Their eclectic range of experiences and sonic influences have turned the three Afghan youth into quiet rebels. They sing in English, not only because they come from different parts of Afghanistan and speak different languages (Dari, Pashto and Uzbek), but because they believe English is the language of protest. "Linguistic and ethnic differences have been misused for personal and political interests in the past, so we consider it a sign of protest not to sing in any of our languages, " Ahmed, who is the unofficial spokesman of the band, told TOI-Crest. "Also, we don't want to limit our audience to Afghanistan. "

Ambition is one thing the band does not lack. Ahmed says they want to represent Afghanistan at international festivals, get a record label contract, go on a world tour, "get Grammy awards and play at Glastonbury". The audacity of hope, one may call it, but the band is hell-bent on showing the world a different picture of Afghanistan. They hate the fact that the international media focuses only on the 'bad things'. "We want to show the world that there are people living here, especially youngsters, who love music and have the right to live like the youth elsewhere, " says Ahmed.

But the dream seems to be some distance away. For now, more mundane tasks beckon. Qardash is a local TV anchor, Habibi runs a home studio that records young Afghan singers, and Siddique is a student of social science at the American University of Afghanistan, where Kabul Dreams played last month to a princely audience of 200 (remember, this is rock music in Afghanistan). The three also work at Kabul Rock Radio, a station devoted to rock. And the response is what keeps them going. Their first official video, Can you fly, debuted early this month, and its YouTube clip had people from around the world praising their talent in particular and Afghanistan in general.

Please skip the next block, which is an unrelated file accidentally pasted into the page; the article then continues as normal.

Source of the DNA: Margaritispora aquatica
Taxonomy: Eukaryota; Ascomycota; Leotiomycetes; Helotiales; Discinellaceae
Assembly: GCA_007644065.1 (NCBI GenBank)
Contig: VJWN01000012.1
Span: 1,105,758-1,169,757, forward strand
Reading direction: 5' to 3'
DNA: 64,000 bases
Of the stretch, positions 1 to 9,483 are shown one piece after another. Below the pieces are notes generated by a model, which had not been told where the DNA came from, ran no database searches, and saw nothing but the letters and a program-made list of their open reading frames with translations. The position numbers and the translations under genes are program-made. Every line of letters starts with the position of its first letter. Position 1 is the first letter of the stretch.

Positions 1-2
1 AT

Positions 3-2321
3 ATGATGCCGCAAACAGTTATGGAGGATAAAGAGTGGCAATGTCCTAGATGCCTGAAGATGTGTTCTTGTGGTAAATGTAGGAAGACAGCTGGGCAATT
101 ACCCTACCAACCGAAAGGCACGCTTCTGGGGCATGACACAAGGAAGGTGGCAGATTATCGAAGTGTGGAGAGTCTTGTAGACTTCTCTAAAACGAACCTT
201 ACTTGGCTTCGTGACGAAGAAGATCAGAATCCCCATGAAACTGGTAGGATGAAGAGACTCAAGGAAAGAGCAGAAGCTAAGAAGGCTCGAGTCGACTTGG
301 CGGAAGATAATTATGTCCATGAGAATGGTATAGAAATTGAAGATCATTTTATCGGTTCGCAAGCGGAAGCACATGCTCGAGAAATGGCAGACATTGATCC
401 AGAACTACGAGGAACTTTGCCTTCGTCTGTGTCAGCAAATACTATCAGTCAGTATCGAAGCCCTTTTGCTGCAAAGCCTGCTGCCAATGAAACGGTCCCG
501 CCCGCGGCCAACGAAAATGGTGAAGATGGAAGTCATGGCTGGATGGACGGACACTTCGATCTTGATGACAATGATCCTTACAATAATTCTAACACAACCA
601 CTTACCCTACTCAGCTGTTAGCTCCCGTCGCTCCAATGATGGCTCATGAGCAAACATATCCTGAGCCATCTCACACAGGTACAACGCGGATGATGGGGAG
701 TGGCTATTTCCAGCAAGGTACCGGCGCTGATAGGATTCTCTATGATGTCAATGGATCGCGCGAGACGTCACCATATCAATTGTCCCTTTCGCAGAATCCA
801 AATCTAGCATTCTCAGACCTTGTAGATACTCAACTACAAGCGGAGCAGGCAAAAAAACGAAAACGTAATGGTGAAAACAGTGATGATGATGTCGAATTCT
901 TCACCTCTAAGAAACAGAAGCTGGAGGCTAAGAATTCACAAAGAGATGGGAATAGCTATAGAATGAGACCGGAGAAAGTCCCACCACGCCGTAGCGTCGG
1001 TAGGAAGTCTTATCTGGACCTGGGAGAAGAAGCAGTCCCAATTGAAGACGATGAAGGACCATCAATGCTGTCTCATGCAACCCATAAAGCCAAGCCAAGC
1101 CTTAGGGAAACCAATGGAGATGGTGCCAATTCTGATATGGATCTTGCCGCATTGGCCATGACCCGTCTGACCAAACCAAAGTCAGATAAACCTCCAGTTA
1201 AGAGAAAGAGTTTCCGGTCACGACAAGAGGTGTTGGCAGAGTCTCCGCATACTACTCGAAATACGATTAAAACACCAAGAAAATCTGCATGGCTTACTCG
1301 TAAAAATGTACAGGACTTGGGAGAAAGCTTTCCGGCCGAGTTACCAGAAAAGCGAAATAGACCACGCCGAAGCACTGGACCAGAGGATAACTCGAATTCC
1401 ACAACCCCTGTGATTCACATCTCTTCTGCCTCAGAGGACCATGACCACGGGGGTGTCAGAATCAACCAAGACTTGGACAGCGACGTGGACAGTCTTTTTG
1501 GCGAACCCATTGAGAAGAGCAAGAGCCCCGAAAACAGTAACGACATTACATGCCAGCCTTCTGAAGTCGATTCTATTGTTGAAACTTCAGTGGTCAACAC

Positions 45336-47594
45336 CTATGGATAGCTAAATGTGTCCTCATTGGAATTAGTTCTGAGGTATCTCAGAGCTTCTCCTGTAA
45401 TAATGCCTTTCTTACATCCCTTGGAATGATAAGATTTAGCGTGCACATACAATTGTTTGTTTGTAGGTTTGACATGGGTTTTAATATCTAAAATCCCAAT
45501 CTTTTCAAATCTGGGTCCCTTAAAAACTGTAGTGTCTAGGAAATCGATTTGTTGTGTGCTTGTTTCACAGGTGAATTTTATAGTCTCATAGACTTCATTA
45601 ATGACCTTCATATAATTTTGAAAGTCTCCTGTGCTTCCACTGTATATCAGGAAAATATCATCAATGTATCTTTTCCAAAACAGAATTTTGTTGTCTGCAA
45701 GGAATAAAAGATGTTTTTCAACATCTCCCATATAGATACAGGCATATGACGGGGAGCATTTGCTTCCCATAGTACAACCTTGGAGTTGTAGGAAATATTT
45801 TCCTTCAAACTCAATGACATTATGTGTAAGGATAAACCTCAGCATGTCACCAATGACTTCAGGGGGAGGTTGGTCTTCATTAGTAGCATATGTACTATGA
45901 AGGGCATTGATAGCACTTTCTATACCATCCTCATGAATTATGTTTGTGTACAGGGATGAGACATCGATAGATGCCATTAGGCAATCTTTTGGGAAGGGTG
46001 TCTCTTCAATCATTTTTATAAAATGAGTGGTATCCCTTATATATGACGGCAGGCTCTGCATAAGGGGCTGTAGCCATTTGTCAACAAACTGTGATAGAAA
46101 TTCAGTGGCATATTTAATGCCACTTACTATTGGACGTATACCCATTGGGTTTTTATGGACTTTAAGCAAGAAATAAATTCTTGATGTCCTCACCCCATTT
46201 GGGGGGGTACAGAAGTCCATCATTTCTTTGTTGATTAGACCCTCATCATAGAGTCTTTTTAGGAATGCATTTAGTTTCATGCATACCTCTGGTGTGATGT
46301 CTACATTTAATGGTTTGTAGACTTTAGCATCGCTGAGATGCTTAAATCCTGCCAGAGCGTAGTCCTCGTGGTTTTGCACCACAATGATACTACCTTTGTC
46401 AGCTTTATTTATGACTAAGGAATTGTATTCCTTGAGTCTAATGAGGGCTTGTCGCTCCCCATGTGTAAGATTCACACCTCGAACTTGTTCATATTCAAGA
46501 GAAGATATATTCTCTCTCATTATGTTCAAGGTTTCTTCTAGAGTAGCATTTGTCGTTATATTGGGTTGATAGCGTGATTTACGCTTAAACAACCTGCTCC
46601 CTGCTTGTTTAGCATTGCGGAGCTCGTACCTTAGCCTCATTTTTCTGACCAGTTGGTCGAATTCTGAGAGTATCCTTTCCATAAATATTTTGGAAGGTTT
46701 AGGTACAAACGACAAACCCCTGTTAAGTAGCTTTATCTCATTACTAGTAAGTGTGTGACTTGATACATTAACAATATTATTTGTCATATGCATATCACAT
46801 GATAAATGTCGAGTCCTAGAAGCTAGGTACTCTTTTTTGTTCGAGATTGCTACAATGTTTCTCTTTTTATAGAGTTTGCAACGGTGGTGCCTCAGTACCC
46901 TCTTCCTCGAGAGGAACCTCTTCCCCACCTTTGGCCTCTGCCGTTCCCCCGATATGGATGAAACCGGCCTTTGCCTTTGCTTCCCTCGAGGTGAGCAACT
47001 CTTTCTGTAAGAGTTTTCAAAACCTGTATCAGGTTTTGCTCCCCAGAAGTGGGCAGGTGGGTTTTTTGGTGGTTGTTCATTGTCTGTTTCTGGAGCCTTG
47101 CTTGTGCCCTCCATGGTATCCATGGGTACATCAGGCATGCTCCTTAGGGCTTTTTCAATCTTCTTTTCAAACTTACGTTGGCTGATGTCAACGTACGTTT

Interestingly, many older Afghans are familiar with rock 'n' roll. When Kabul Dreams played at an embassy in Kabul, Ahmed says "an old man in his 60s came up and asked us to play covers from the Beatles, Stones and Queen, music 'from our times'". Yet, the band is thankful that rock's novelty in Afghanistan means that most people don't know what it is, because "if they did, we would have faced bigger problems". Ahmed, Qardash and Habibi are lucky to come from educated families where their parents don't mind their choice of career - even if the odd relative does make a nasty comment or two. "Afghan society in general are music lovers, " says Ahmed. "They even listened to music when it was banned. So if they risked harsh punishments and going to jail over music, they won't mind giving rock 'n' roll a try. "

While the band is not exactly aggressively promoting itself, it's perhaps Malcolm Gladwell's theory that word-of-mouth is the most powerful form of advertising that's bringing people from around the world to the Kabul Dreams' MySpace and Facebook pages. From Spain, Brazil and India, people from civilised democracies are learning about hope and love from three young men who belong to a country that was until recently only associated with war and death. The dream has only just begun.